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Estate of Troy Ray Boyd v. Pike County

United States District Court, S.D. Mississippi, Western Division

March 15, 2018

ESTATE OF TROY RAY BOYD, et al. PLAINTIFFS
v.
PIKE COUNTY, MISSISSIPPI, et al. DEFENDANTS

          MEMORANDUM OPINION AND ORDER GRANTING DEFENDANT TERRY BEADLES' MOTION [42] FOR SUMMARY JUDGMENT PREMISED ON QUALIFIED IMMUNITY

          HALIL SULEYMAN OZERDEN UNITED STATES DISTRICT JUDGE

         BEFORE THE COURT is the Motion [42] for Summary Judgment Premised on Qualified Immunity filed by Defendant Terry Beadles. This Motion is fully briefed. After due consideration of the record, the submissions on file, and relevant legal authority, the Court finds that the Motion should be granted.

         I. RELEVANT BACKGROUND

         A. Factual Background

         The undisputed facts in this case establish that on March 15, 2015, Deputy Terry Beadles of the Pike County Sheriff's Department (“Deputy Beadles”) and the rest of his shift were searching for a shooting suspect in the outskirts of the City of McComb, Mississippi, Beadles Trial Tr. [42-4] at 139-40, when Deputy Beadles received a call from dispatch requesting medical assistance for a man who was seen slumped over a four-wheel all-terrain vehicle (“ATV”), bloodied with a possible head injury, and who may have been dead, id. at 140, 142. Deputy Beadles and Officer McDonald responded to the call.

         Deputy Beadles testified that while he and Officer McDonald were en route, dispatch advised them that the reporting party, Anna Cutrer (“Ms. Cutrer”), had stated that the man had several edged weapons on his vehicle. Id. at 140. Ms. Cutrer later testified that the man, Troy Ray Boyd (“Mr. Boyd”), was not holding a weapon and that she saw only a machete on the ATV. Cutrer Trial Tr. [48-2] at 94. Ms. Cutrer testified that she never mentioned that fact to dispatch. Id. Ms. Cutrer did not know if Mr. Boyd was too impaired to drive or if the ATV itself was “kind of wobbly.” Id. at 95.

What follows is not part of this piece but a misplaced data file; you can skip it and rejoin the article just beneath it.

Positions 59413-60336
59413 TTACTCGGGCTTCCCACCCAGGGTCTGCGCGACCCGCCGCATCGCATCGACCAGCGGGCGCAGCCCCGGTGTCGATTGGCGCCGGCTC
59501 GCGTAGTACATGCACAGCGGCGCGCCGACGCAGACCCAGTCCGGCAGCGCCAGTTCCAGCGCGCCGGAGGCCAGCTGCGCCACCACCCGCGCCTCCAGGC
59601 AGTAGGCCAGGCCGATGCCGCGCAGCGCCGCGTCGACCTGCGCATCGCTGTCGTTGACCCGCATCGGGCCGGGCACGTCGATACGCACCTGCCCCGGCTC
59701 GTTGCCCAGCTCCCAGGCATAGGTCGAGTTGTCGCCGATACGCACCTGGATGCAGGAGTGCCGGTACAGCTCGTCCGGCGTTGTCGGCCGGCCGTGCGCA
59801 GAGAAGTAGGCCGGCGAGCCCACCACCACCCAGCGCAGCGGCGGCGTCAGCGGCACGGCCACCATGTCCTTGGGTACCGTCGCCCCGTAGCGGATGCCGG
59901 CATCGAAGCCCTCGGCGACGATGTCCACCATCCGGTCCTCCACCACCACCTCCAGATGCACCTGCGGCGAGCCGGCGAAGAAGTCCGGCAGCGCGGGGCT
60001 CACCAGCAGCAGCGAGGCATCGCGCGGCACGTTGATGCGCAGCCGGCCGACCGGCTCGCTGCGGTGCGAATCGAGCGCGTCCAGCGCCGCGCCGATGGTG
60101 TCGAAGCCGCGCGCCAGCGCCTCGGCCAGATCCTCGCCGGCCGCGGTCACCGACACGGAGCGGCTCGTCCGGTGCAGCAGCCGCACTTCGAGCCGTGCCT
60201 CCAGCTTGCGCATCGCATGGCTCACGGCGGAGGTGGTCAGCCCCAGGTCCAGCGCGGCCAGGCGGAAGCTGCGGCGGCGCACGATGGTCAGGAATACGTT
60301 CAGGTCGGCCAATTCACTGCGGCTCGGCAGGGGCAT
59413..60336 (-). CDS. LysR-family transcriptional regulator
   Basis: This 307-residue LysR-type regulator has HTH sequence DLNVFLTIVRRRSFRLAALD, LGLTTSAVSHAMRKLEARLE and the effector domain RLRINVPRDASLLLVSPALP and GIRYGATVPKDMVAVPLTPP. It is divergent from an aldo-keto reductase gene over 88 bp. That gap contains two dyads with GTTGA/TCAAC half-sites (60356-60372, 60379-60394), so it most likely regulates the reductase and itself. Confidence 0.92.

Deputy Beadles and Officer McDonald traveled to the area “not knowing what the situation was” to try to contact the individual because they “didn't know what the ambulance crew was going to be running into.” Beadles Trial Tr. [42-4] at 140. Dispatch later informed Deputy Beadles that the man was now at the intersection of McEwen Swamp Road and Highway 570 East. Id. at 141. Deputy Beadles first saw Mr. Boyd driving on McEwan Swamp Road, id. at 142, and “pulled up behind him” and “realized that he wasn't running from me, but he also was not stopping, ” id. Deputy Beadles “thought maybe [Mr. Boyd] just was not aware of his surroundings.” Id.